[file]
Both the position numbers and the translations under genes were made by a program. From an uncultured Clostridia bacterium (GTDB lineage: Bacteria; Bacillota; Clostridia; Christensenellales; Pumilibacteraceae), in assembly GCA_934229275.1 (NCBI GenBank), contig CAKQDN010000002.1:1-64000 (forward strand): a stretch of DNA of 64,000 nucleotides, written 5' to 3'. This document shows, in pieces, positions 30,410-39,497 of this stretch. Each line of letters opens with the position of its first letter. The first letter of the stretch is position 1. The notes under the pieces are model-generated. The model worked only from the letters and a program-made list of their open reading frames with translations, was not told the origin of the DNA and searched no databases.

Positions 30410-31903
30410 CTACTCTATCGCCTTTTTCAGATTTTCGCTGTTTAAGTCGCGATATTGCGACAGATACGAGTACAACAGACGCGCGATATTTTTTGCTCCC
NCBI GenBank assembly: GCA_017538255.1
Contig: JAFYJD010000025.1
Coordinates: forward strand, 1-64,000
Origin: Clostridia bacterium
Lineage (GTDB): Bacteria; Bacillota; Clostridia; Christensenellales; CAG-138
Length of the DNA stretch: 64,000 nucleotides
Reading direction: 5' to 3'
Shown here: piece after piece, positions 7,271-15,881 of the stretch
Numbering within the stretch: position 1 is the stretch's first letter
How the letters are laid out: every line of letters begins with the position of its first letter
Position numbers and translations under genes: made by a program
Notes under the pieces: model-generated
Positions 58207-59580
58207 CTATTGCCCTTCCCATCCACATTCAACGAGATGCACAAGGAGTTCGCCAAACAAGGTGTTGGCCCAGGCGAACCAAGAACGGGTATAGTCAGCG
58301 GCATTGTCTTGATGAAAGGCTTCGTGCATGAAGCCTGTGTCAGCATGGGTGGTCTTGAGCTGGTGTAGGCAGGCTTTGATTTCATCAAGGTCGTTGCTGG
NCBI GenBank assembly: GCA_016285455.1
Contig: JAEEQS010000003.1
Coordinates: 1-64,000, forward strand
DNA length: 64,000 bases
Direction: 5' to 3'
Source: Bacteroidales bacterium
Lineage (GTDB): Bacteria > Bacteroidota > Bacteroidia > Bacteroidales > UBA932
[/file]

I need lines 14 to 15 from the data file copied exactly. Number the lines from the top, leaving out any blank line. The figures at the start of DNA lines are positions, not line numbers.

Position numbers and translations under genes: made by a program
Notes under the pieces: model-generated